Here's How To Help Victims Of The Kincade Fire In California, Because This Is Serious
On Wednesday, Oct. 23, a devastating wildfire erupted in Sonoma County displacing residents from their homes and leading firefighters to immediately take over the area. Nearly a week later, it's still ongoing. This marks yet another fire to hit the Golden State, so here's four ways to help victims of the Kincade fire.
The wildfire, referred to as the Kincade Fire, in California's picturesque wine country Sonoma County began on Wednesday, Oct. 23, and as of Oct. 28 nearly 200,000 people have had to evacuate the area. According to The Washington Post, the fire is currently heading south towards Santa Rosa, California, and Gov. Gavin Newson of California declared a statewide emergency on Sunday, Oct. 27 as more evacuation orders were issued and the fire continued to spread across the Bay Area. As of Oct. 27, the five-day wildfire has burned over 66,000 acres of the area and the Post reports that the California Department of Forestry and Fire Protection (Cal Fire) has stated the fire is only 5% contained so far.
According to the Center for Disaster Philanthropy (CDP), since 2017 5,819 wildfires in California have burned through more than 162,693 acres of land, and per NBC News, 2018 was the state's worst fire year in history. Residents across California have been extremely impacted by the wildfires across the state, so I've compiled four ways to help victims of the Kincade fire, whether you're in the Golden State or across the country.
When it comes to on-the-ground help, a little cash can go a very long way. As a way to increase disaster relief for wildfires in California, the CDP has set up a 2019 California Wildfires Recovery Fund with the aim to "support economic recovery and ensure donation management does not detract from disaster recovery needs," according to their website. If interested, you can donate here.
However, that's not the only disaster relief fund. Non-profit organization California Fire Foundation accepts donations in order to provide assistance to firefighters, families of deceased firefighters, as well as surrounding communities.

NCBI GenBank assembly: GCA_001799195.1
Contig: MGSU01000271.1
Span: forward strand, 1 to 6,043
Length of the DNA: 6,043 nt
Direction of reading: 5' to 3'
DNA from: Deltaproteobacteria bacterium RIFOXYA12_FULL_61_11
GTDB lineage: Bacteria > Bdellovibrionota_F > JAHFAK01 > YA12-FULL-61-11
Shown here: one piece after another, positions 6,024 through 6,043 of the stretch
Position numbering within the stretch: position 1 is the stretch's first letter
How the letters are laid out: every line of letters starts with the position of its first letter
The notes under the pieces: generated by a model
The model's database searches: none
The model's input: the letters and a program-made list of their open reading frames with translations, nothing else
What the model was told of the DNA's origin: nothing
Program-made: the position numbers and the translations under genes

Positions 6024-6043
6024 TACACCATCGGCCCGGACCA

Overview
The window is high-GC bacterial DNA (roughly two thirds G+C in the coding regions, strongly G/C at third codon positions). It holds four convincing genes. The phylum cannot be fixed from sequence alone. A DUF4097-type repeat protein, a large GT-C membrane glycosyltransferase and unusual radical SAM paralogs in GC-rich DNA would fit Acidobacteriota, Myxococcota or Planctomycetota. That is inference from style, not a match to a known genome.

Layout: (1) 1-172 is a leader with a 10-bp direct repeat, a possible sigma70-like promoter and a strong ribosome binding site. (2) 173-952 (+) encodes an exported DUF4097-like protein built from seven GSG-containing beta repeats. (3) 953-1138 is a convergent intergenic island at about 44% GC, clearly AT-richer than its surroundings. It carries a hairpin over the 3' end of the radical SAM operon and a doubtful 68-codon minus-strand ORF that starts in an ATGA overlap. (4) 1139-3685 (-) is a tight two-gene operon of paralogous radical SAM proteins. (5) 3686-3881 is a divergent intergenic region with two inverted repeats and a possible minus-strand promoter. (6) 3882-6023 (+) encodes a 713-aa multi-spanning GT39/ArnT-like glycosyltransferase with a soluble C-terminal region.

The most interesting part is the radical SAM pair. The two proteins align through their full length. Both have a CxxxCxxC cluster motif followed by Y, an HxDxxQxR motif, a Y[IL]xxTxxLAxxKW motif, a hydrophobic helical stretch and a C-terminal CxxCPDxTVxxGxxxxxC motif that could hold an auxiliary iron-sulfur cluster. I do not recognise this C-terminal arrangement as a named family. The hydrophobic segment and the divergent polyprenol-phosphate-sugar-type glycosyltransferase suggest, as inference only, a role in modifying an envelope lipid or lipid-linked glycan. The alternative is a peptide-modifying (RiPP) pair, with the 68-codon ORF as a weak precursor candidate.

The Kincade fire has forced people out of the area, and some into the hospital. ABC 7 News reported at least one firefighter injured in fighting the blazes, and several hospitals have been evacuated. An influx of incoming patients makes blood donations even more urgent, and American Red Cross makes it easy for anyone to search for the closest blood drive in their area. Even if you're not based in California, you never know who it could help.
Help Your Furry Friends
Not only are Sonoma County residents's homes impacted by these fires, but animals in the area are also at risk. According to ABC 10, Sacramento Society for the Prevention of Cruelty to Animals (SPCA) took in 20 dogs and 22 cats from North Bay Animal Services and the Humane Society of Sonoma County as a result of the Kincade fire. Sacramento SPCA announced via a Facebook post that as of Monday, Oct. 28, these animals are available for adoption — but don't worry, they were available for adoption previously, so there's no issue of being separated by previous owners.
Interested in meeting your new furry best friend? Check out Sacramento SPCA's website and inquire about the adoption process.
Offer Transportation To Shelters
Evacuation orders are still ongoing in the Bay Area, which has led city officials to urge residents to head to evacuation shelters in surrounding areas. However, not every individual impacted by these wildfires may have accessible transportation, so consider offering those without cars a ride to the closest shelter. On Monday, Oct. 28, San Francisco Mayor London Breed announced that Cathedral of Saint Mary of the Assumption will serve as a shelter for evacuees in the area. NBC Bay Area has posted a full list of evacuation shelters on their website, which also detail which shelters are at maximum capacity, and which allow pets inside.